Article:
Henri Le Sidaner is renowned for his serene and intimate outdoor still life scenes featuring a deserted table and chairs with hints of the human figures recently removed. He was drawn to the atmospheric small towns in Normandy, Brittany and Côte d’Azur whose old buildings and architecture were, even then, being slowly threatened with extinction.
Le Sidaner’s garden at his home in Gerberoy, where this work was painted, provided the artist seemingly endless inspiration. Le Sidaner first visited Gerberoy in March 1901 in search of a proper country home to escape to from Paris. Le Sidaner purchased a small cottage in this picturesque fortress town sixty-five miles northwest of Paris in 1904 and commenced with his plans to remodel and extend the space. By 1910 the main house was extended, a pavilion and studio barn were erected, and an extensive garden was cultivated. Le Sidaner’s home in Gerberoy, like Claude Monet’s garden in Giverny, was purposefully constructed and arranged to be his artistic muse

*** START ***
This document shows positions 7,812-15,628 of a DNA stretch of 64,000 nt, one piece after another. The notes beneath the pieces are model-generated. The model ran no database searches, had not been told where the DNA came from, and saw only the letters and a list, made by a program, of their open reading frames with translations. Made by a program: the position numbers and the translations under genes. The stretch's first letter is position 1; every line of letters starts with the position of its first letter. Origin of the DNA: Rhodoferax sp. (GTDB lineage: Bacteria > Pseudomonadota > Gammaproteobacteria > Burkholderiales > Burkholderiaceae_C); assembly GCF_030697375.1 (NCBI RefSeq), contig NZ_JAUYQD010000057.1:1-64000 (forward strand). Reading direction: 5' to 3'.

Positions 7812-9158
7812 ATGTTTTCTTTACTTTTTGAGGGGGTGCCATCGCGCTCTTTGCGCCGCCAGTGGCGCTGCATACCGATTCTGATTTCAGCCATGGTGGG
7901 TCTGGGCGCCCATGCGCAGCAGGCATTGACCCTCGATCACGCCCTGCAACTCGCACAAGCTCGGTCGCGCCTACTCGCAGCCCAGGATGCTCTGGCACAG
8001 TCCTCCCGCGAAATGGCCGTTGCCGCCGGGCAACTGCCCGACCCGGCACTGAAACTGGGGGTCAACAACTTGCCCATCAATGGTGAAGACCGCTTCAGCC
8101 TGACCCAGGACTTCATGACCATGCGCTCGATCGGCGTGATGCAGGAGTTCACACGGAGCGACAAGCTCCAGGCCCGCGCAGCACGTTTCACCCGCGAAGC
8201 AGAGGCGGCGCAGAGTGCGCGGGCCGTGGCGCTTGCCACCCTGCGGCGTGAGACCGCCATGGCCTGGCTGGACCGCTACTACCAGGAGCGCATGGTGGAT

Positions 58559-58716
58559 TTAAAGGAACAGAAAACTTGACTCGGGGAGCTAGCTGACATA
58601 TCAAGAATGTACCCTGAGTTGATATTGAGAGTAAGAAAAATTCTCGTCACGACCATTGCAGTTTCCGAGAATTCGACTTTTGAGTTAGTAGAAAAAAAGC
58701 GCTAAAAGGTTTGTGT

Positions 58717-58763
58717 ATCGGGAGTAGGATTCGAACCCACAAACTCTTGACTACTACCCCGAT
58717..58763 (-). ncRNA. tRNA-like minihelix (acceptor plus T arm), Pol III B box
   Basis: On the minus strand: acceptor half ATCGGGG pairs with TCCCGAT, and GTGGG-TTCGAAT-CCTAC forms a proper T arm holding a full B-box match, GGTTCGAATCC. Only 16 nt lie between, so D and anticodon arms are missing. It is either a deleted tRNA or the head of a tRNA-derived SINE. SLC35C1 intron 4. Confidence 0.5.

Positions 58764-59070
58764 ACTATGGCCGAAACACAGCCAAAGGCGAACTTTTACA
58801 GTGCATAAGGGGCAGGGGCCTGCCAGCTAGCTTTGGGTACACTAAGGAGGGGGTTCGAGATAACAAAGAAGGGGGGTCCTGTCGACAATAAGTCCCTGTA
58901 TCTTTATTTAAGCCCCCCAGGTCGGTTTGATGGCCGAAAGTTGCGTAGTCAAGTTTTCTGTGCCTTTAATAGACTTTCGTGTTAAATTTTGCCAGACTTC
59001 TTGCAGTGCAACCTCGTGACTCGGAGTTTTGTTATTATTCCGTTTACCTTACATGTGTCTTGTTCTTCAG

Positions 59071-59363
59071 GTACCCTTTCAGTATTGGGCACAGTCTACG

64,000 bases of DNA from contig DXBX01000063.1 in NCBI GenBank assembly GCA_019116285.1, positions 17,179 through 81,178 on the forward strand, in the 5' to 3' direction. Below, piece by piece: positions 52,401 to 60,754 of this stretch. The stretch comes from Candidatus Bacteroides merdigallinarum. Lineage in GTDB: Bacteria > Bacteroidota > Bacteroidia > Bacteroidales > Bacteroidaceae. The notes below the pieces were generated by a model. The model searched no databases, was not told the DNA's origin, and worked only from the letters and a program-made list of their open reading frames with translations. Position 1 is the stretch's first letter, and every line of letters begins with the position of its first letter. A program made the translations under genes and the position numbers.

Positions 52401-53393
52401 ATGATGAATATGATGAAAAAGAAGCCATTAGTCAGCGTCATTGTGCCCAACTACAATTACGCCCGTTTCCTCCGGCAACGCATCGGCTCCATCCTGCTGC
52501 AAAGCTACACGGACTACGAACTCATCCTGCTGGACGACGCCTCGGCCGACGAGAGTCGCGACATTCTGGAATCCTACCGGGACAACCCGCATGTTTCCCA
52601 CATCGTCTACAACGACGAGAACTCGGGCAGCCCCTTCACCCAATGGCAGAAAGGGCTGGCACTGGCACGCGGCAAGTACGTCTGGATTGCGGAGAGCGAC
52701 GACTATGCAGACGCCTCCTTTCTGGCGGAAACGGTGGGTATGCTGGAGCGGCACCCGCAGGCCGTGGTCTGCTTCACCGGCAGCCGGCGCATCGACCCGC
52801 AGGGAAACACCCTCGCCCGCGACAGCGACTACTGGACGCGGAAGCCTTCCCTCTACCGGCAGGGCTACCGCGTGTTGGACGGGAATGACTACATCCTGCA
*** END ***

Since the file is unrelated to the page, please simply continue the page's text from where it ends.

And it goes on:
Art critic Camille Mauclair wrote of Le Sidaner: “He considered that the silent harmony of things is enough to evoke the presence of those who live among them. Indeed, such presences are felt throughout his works. Deserted they may be but never empty” (C. Mauclair, Henri Le Sidan, Paris, 1928, p. 12).